Without creative people we wouldn't have films like Wall-E, Star Wars, or 2001. Without creative people there would be no To Kill a Mockingbird, The Color Purple, or Watership Down. Without creative people there would not be a Metropolitan Opera, New York Philharmonic, or Harlem Boys Choir. Without creative people there would not be an Alvin Ailey Dance Company or New York City Ballet. We would not know people like Picasso, Miles Davis, Mozart, Frank Lloyd Wright and many others. Creative people design the cars we drive, the homes we live in, and the chairs we sit on. Creative people make the games that we play and the movies we watch. Creative people are responsible for the clothes we wear and even the containers for our food.

Creative people are responsible for the look, sound, taste, and feel of most things that surround an make-up our lives.

So why aren't creative people given the respect and oportunity to make a living enriching everyone's lives?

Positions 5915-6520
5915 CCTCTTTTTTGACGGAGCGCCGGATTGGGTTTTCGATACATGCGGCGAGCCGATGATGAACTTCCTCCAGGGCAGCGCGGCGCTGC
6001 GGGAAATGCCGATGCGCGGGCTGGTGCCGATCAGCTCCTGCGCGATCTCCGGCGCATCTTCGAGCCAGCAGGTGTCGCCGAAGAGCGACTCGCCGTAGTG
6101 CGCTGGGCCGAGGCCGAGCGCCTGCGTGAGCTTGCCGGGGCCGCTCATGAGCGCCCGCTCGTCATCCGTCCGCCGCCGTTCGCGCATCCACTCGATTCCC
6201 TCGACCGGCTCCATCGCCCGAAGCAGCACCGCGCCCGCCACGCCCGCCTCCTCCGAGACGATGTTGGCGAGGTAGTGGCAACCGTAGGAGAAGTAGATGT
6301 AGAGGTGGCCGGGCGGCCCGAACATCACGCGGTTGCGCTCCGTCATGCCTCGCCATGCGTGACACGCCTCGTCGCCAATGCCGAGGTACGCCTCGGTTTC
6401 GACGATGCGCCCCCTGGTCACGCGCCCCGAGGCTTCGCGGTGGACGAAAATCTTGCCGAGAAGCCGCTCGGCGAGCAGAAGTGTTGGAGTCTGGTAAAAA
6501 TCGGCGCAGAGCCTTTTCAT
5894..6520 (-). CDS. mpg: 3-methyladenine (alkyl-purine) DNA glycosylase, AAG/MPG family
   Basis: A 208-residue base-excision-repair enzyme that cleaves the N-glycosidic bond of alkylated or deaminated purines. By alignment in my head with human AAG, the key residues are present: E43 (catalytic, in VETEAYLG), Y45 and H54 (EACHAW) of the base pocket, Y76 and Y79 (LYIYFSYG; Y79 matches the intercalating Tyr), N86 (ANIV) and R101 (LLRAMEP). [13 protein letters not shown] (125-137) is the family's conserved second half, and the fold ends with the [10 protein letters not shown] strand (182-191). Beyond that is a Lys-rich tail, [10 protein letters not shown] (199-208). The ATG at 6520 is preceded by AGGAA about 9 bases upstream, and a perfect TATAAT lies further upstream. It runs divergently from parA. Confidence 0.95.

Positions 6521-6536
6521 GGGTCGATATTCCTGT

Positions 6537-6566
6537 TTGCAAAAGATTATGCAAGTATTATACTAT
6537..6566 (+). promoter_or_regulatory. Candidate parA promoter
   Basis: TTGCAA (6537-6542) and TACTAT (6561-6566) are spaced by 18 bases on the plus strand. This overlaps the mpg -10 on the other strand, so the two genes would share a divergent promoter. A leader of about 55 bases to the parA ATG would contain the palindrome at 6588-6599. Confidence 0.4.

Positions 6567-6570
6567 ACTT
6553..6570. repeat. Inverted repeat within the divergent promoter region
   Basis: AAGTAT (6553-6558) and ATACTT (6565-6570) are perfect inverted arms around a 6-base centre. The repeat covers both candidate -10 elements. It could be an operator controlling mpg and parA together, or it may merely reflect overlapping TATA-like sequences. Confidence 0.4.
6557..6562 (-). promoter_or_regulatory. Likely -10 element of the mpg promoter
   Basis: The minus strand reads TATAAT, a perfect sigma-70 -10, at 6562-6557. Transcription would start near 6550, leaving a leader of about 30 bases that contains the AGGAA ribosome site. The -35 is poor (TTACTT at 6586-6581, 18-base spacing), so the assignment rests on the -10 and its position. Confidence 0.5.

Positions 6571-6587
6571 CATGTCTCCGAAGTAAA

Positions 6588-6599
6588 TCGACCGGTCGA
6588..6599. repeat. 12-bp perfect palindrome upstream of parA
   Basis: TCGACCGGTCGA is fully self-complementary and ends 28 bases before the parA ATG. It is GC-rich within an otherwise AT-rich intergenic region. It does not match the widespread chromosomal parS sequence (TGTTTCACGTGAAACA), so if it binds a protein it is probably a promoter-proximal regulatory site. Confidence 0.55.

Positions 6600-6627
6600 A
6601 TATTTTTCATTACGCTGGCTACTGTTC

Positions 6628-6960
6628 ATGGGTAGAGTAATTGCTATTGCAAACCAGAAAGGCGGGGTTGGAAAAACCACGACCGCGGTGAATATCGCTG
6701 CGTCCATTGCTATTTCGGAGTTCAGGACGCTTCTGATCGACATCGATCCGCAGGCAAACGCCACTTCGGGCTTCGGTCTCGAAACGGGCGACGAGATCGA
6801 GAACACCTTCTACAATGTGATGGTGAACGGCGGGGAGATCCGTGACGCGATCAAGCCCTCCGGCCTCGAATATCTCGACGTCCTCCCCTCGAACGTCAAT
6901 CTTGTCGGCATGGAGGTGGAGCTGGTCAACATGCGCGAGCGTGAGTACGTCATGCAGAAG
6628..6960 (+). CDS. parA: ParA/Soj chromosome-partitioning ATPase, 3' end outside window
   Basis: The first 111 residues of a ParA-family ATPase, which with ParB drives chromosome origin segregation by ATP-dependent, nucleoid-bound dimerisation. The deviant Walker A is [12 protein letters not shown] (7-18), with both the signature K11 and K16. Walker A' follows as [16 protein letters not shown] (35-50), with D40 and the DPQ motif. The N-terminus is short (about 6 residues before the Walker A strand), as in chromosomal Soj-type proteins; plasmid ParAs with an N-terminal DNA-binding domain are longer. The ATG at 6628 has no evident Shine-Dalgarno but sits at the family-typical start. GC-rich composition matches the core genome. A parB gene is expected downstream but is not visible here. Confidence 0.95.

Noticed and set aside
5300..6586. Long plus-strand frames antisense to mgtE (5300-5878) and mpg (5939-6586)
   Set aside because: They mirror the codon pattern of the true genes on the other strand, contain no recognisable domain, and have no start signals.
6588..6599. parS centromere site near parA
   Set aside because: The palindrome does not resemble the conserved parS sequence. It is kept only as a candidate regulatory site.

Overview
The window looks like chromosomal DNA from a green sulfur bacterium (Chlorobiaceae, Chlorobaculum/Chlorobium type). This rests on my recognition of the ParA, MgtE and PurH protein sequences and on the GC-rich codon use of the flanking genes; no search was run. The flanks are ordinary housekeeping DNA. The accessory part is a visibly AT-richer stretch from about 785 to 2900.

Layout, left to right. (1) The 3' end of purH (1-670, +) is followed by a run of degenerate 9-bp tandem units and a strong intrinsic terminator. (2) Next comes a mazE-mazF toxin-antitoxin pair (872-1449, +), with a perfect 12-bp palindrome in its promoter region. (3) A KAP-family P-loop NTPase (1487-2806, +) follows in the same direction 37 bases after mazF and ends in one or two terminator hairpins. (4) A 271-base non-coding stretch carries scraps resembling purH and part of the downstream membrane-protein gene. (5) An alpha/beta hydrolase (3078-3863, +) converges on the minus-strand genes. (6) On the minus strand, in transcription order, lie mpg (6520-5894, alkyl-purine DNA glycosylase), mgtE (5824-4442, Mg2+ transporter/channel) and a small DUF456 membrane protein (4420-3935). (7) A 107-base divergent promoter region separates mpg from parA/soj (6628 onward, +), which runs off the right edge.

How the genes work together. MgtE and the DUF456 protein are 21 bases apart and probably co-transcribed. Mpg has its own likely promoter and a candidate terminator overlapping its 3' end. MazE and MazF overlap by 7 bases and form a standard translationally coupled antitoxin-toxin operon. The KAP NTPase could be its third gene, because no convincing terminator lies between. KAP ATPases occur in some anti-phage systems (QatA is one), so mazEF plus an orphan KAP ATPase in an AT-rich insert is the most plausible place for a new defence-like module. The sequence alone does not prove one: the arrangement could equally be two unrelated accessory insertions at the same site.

This question is open to everyone.


Anonymous said...

Provocative piece. Maybe when more people provoke this kind of thought. Maybe when someone makes a film from my screenplay about what happens when all the creativity is sucked out of the world due to misconceived thoughts and misdirected actions, some of this could turn around.

What struck me this a.m. before I read your piece, however, was that what we so often continue to do is to focus on the problem(s) instead of the solutions.

Creative process is about solutions--new and unusual ones--that sometimes take years. Art, music, dancing, entertainment of any kind makes us feel good - inspired - joyful. Let's keep directing our creativity toward such wondrous solutions, toward the infinite possibility with which our arts reward us, and we will find new approaches, and maybe sooner rather than later, we will learn how to co-create a brand new world of wonder.

Focus on what you know you want and go for it, discover it and how to get it.

The Artists also known as The Artists said...

I agree with you Melanie creativity in many cases is about finding a solution. You are indeed correct we must persevere on to create our own paths.